The performance I saw came at a time of resignations and appointments in the UK Government – not knowing who some of the parliamentarians are, a fellow audience member and I agreed that it was not so much a case of ‘who’s who’ but ‘who’s that?’ This play, involving multiple counts of mistaken identity, had several characters trying to figure out ‘who’s that?’ – Ferallion (Thomas Witcomb), the general manager of the Hotel Coq d’Or, realises quite late on that there is a distinction between Monsieur Chandebise (Michael Claff), a man wealthy enough to have household staff (back in the days when domestic service was a predominant occupation in Western Europe), and one of his own employees, Poche, played skilfully by the same actor.

Camille (James Bruce), Chandebise’s nephew, has, for reasons made clear in the narrative, indistinct speech. Its portrayal may be slightly distasteful for contemporary audiences – though some in the audience chortled heartily regardless – but at least Dr Finache (Danylo Zaczkiewicz) has a viable solution. Raymonde, Madame Chandebise (Tracy Coogan) convinces as the paranoid yet hypocritical wife. Schwarz (Thea Kramer), a Prussian dominatrix, appears only periodically but consistently cracks the whip, though Hominedes (Andre Pinto) steals the show for me, the Spaniard husband of Lucienne (Hanna Luna) whose outward expressions of jealousy and desire for revenge were, in a darkly humorous way, a delight to witness. Scream after scream permeates proceedings, but this more expressive kind of play suits the company more than the subtler productions of previous seasons.

Sunil Patel in Cyrano de Bergerac.
Sunil Patel in Cyrano de Bergerac. Credit Eileen Murray.

Cyrano de Bergerac, or at least the Acting Gymnasium’s version of it, comes in at just under three hours. But a full version would be substantially even longer – a somewhat abridged version like this could have been, done badly, death by a thousand cuts. Thankfully, following proceedings wasn’t a problem here, and while some of the dialogue was very poetic (as befits the narrative), it also meant some of the very same lines were quite abstract. Cyrano (Sunil Patel), a poet and playwright, attributes his creative talent at least in part to his insecurity. Ashamed of his physical appearance, mostly because of his absurdly long nose, he admires Roxane (a wonderfully nuanced Lina Cherrat).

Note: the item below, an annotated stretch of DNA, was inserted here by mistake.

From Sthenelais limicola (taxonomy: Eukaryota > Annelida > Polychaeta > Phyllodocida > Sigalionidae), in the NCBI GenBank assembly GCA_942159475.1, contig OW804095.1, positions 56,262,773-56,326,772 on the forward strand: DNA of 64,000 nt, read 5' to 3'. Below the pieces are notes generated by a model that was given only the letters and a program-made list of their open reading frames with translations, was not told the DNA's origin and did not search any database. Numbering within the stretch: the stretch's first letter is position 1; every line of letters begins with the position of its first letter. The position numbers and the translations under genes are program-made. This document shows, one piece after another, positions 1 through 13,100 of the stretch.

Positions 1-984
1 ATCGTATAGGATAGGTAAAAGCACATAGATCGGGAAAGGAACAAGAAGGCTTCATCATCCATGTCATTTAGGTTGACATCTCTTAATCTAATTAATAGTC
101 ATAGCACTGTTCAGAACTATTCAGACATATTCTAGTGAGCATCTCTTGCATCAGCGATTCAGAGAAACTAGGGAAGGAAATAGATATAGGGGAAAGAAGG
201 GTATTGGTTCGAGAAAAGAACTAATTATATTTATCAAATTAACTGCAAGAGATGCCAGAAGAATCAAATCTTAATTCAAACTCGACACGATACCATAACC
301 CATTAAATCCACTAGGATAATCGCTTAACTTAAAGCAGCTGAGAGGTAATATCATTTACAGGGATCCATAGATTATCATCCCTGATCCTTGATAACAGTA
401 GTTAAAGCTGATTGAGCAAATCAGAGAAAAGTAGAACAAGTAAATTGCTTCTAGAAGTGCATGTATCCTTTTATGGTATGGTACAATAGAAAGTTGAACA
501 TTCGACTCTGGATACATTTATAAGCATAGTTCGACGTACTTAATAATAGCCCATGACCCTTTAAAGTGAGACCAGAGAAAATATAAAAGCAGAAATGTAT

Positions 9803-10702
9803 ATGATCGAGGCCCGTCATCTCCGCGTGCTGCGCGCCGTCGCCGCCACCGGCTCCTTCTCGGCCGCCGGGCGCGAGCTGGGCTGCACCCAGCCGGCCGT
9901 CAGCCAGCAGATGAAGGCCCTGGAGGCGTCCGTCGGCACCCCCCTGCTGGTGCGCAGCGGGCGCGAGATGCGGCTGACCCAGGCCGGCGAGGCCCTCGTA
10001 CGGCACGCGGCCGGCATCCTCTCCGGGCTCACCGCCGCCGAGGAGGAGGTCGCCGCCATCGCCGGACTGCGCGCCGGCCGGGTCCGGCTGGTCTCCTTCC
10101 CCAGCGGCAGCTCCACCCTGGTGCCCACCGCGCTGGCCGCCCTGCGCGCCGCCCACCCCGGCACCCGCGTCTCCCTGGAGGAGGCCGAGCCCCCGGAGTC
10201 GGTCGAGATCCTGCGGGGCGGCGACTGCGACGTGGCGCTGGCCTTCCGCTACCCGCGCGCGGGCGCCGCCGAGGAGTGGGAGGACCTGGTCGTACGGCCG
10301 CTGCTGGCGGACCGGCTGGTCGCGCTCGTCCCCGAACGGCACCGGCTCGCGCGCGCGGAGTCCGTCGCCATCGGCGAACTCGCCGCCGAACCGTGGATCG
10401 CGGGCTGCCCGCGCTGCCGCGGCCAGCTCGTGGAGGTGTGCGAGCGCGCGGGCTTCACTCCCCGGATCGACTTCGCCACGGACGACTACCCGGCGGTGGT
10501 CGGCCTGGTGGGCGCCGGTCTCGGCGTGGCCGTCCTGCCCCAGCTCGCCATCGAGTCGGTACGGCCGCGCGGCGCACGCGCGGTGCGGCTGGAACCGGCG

But Roxane has strong feelings instead for Baron Christian De Neuvillette (Amir Ebrahim), who has good looks but does not possess Cyrano’s way with words.

Thus, Cyrano agrees with Christian that he will write a love letter to Roxane, as though we were Christian. One thing leads to another, and although the limitations of staging in this production means a balcony scene has had to be reimagined to an extent, the comedy value of the scene is still there. It’s a large cast, with several actors making the most of the relatively few lines they are given: yes, they ham it up, but that only adds to the enjoyment of a play where there’s silliness abound.

Overall, then, there’s something for almost everyone in this eclectic trio of French plays. A passionate and engaging delight.

4 stars

Review by Chris Omaweng

Directed by Gavin McAlinden
Set Design/Styling – Sonoko OBUCHI
Lighting Design – Callum Excell
Costumes – Holly Causer
Set Construction – Pete Johnson
Sound & Light Operator – Floki Snorrason

26 Crowndale Road,
London, NW1 1TT